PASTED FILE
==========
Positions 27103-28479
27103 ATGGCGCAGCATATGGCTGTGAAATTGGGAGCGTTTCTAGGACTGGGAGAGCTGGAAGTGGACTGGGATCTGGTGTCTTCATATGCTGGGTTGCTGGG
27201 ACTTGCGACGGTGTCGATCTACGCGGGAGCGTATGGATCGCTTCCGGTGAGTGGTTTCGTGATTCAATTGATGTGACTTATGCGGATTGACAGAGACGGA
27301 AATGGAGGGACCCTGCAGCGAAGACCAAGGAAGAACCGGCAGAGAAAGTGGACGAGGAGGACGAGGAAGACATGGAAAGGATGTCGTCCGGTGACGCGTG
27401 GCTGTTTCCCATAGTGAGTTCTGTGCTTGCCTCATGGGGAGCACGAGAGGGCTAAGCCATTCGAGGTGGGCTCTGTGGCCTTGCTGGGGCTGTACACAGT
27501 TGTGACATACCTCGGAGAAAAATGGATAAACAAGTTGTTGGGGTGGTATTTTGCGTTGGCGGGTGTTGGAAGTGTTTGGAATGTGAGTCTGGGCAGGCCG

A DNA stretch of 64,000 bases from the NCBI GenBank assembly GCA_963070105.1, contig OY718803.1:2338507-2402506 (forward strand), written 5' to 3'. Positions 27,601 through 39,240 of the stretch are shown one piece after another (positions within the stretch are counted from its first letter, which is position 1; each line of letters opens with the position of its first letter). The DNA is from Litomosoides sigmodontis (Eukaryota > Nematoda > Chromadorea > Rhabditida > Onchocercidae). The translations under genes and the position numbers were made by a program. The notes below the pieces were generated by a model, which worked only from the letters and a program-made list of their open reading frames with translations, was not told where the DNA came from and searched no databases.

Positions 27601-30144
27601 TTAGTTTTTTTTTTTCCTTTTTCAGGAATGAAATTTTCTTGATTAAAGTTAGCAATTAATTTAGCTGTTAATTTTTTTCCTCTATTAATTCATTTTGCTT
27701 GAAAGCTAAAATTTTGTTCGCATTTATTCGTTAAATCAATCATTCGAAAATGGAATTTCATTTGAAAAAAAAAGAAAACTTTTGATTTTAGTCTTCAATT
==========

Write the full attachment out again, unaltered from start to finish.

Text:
Positions 27103-28479
27103 ATGGCGCAGCATATGGCTGTGAAATTGGGAGCGTTTCTAGGACTGGGAGAGCTGGAAGTGGACTGGGATCTGGTGTCTTCATATGCTGGGTTGCTGGG
27201 ACTTGCGACGGTGTCGATCTACGCGGGAGCGTATGGATCGCTTCCGGTGAGTGGTTTCGTGATTCAATTGATGTGACTTATGCGGATTGACAGAGACGGA
27301 AATGGAGGGACCCTGCAGCGAAGACCAAGGAAGAACCGGCAGAGAAAGTGGACGAGGAGGACGAGGAAGACATGGAAAGGATGTCGTCCGGTGACGCGTG
27401 GCTGTTTCCCATAGTGAGTTCTGTGCTTGCCTCATGGGGAGCACGAGAGGGCTAAGCCATTCGAGGTGGGCTCTGTGGCCTTGCTGGGGCTGTACACAGT
27501 TGTGACATACCTCGGAGAAAAATGGATAAACAAGTTGTTGGGGTGGTATTTTGCGTTGGCGGGTGTTGGAAGTGTTTGGAATGTGAGTCTGGGCAGGCCG

A DNA stretch of 64,000 bases from the NCBI GenBank assembly GCA_963070105.1, contig OY718803.1:2338507-2402506 (forward strand), written 5' to 3'. Positions 27,601 through 39,240 of the stretch are shown one piece after another (positions within the stretch are counted from its first letter, which is position 1; each line of letters opens with the position of its first letter). The DNA is from Litomosoides sigmodontis (Eukaryota > Nematoda > Chromadorea > Rhabditida > Onchocercidae). The translations under genes and the position numbers were made by a program. The notes below the pieces were generated by a model, which worked only from the letters and a program-made list of their open reading frames with translations, was not told where the DNA came from and searched no databases.

Positions 27601-30144
27601 TTAGTTTTTTTTTTTCCTTTTTCAGGAATGAAATTTTCTTGATTAAAGTTAGCAATTAATTTAGCTGTTAATTTTTTTCCTCTATTAATTCATTTTGCTT
27701 GAAAGCTAAAATTTTGTTCGCATTTATTCGTTAAATCAATCATTCGAAAATGGAATTTCATTTGAAAAAAAAAGAAAACTTTTGATTTTAGTCTTCAATT